Kevin Brennan breaks down the ‘What? Who? Where? When, Why? and How?’ to give you the five W’s and one H of business analyst certification programmes.
Kevin Brennan has been a world leader in the business analysis community for over a decade, as a member of the IIBA® board and executive team, and led the development of the BABOK Guide through three major releases.
A business transformation architect who helps clients achieve their business goals through business strategy, business process management / architecture and business analysis, Kevin was a member of the PMBOK 5th Edition content development team, has worked with the Agile Alliance to develop a framework and guidelines for agile business analysis, and served on the board of the Federation of Enterprise Architecture Professional Associations (FEAPO).
What is professional certification?
There are lots of different types of professional ‘certification’ programmes out there, of varying quality. Business Analyst certification, specifically the IIBA® programmes, are
… aimed at business analysts with demonstrated and significant experience actually performing business analysis, and recognising that they have reached a particular milestone in their career.
The Certified Business Analyst Professional (CBAP), Entry Certificate in Business Analysis (ECBA), et al, explicitly require a combination of education and experience, in contrast to certificates, which are based solely on class time and an exam.
Who benefits from business analyst certification?
The certifications help to standardise expectations and skills in the business analyst role.
Certification provides a baseline companies can use in hiring that demonstrates a candidate understands what the job entails, has done it for a certain period of time, and has received some education and training.
One of the major reasons that a lot of companies helped sponsor IIBA® in its early years was that they had no idea what to expect when someone had “business analyst” on their resume.
Where does certification keep pace with industry?
Business analyst certification demonstrates an on-going commitment to the profession. The reason that most
… professional certifications require ongoing training and professional development is to ensure that people stay current with new trends.
I achieved my PMP 15 years ago and my CBAP 9 years ago – so without a recertification process, how does an employer know I’ve been paying attention to developments since then?
When can certification help professional development?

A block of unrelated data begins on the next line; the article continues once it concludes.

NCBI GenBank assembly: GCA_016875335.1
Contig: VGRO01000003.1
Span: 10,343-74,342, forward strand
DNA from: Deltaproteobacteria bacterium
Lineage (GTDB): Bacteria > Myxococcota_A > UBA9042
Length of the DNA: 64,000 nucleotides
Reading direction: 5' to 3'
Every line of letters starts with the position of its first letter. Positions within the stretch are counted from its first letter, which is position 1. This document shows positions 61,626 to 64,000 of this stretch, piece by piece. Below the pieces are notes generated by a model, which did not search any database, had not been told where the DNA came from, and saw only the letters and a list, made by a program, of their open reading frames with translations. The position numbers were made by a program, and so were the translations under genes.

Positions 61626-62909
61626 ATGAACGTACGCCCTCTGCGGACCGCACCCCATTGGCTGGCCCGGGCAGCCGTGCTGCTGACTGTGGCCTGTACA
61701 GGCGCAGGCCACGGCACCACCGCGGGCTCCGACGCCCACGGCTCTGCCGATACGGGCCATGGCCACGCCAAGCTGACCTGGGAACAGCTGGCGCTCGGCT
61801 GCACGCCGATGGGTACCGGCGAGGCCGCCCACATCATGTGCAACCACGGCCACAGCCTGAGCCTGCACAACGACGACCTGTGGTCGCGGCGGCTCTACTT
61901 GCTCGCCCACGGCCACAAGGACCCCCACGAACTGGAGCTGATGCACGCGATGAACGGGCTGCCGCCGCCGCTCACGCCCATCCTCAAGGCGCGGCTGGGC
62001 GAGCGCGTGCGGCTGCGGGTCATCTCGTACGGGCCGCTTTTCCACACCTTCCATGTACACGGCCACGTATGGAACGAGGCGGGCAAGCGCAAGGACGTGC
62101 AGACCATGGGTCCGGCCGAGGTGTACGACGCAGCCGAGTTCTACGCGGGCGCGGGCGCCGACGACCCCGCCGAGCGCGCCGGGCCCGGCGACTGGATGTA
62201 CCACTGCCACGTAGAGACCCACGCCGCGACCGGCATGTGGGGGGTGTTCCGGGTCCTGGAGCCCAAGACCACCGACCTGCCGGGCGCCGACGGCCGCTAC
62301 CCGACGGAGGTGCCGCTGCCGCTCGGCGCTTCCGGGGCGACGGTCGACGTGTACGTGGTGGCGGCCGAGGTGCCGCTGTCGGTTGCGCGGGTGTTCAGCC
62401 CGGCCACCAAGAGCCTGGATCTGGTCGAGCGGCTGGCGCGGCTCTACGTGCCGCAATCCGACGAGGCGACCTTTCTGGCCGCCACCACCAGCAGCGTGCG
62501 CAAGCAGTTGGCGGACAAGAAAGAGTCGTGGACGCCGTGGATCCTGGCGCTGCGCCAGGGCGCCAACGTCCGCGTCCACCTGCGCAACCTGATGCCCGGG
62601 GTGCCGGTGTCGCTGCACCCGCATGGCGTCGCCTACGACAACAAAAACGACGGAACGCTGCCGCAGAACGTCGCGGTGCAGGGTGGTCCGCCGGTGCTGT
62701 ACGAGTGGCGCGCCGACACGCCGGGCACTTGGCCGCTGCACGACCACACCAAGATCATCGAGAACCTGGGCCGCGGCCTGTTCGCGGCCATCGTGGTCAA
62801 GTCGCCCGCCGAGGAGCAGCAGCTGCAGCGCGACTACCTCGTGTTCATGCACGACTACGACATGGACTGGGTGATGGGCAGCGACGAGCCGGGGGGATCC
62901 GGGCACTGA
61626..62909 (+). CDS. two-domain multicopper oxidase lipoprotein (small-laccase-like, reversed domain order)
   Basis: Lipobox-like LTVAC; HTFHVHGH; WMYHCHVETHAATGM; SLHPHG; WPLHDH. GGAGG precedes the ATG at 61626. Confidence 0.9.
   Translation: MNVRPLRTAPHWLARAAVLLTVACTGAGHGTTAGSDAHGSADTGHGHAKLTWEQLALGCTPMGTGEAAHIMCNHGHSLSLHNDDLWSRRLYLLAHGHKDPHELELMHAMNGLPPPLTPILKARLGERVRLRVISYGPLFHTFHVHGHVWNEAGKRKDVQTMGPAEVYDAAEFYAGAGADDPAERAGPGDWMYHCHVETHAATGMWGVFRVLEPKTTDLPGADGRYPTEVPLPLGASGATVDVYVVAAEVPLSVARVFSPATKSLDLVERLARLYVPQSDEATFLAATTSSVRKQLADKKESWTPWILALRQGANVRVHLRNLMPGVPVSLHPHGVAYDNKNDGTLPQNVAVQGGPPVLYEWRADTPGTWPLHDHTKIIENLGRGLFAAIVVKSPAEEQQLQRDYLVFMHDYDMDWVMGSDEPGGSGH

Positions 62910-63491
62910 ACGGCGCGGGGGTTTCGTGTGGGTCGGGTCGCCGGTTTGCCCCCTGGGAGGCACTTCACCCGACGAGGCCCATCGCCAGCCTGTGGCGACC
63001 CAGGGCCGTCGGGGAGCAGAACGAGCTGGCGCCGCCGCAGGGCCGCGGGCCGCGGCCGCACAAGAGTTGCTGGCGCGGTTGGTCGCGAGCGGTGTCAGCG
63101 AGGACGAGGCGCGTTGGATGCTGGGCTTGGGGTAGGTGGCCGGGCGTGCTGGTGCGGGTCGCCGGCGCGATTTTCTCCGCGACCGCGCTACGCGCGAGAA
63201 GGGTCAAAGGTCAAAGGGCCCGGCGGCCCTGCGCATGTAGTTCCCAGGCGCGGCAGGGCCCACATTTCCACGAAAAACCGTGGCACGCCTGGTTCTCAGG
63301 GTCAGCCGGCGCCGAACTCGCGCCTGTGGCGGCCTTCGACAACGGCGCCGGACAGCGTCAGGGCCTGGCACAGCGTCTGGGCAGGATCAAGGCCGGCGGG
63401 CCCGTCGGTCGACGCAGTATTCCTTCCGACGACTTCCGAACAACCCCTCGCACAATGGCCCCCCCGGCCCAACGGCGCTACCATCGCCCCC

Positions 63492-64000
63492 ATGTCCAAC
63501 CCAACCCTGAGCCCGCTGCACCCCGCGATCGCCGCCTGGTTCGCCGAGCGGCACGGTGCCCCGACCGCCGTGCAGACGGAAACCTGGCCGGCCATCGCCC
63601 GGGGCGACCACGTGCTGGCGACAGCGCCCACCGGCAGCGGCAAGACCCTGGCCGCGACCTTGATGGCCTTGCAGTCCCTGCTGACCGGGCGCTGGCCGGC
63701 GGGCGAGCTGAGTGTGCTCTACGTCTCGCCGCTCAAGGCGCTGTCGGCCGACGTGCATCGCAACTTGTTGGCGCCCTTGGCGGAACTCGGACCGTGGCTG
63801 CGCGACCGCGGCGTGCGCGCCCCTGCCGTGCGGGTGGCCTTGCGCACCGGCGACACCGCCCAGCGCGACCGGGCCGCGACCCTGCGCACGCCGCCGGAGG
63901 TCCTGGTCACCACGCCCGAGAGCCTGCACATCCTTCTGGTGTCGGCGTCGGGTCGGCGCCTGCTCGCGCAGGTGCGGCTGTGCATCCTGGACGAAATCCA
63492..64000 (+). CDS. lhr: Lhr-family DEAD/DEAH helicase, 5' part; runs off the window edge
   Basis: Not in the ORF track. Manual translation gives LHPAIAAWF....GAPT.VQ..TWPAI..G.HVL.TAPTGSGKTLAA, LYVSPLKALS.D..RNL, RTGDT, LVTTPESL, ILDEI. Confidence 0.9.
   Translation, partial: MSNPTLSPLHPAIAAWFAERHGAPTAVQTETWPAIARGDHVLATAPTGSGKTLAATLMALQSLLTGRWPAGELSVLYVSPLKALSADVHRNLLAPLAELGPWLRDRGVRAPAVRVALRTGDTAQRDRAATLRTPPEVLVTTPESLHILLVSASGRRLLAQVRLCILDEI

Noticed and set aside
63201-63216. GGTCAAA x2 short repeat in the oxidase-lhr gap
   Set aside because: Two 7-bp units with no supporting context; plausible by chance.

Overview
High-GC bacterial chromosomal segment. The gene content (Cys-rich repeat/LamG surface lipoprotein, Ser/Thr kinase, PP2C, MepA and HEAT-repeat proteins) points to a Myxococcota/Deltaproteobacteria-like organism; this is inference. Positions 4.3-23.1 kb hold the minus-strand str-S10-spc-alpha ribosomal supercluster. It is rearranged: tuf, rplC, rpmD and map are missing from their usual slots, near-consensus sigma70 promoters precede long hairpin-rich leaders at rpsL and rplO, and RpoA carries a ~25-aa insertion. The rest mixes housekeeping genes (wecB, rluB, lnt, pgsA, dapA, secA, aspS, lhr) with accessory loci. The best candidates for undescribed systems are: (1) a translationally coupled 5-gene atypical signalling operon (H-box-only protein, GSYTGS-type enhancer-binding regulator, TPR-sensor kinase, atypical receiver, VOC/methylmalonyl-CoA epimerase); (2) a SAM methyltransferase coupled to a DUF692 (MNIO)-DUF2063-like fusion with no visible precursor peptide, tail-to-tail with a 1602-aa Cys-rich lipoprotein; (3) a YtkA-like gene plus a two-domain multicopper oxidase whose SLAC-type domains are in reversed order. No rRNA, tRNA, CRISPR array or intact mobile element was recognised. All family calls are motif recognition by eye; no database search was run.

Professional certifications helps set a path for people to follow towards reaching a career goal. As a business analyst, you can look at the CBAP and ask yourself
“What experience do I need to qualify for this?” “Am I spending my time really doing business analysis, and do I need to look for new opportunities?” “What education do I need to get there and what should I be learning?”
The exam is valuable because it forces you to look beyond what the role may look like at your company and get a sense of how the job looks elsewhere – something that also helps your career.
Why might certification be relevant to non-business analysts?
Professional certification may be especially valuable if you are seeking to demonstrate that you have a skill that doesn’t necessarily align with a job title you’ve had in the past.
There are a lot of people who do business analysis work as part of their jobs, and that CBAP can convince someone in HR to actually look at your real experience …
rather than just ruling you out of a BA position based on your job title.
How should employers gauge certified professionals?
Certifications aren’t a perfect solution, and we’re all aware of people who manage to get certified under false pretences or who can’t really perform the job.
It’s important for companies to put in the effort to ensure that candidates really are a fit for a position when hiring.
Of course, a well-run certification program will aim to eliminate exceptions like that.
Kevin Brennan was talking to Joe Newbert during the making of the 2016 Inter-View Report. Join in the conversation on Twitter with @BAKevin and @Newbert.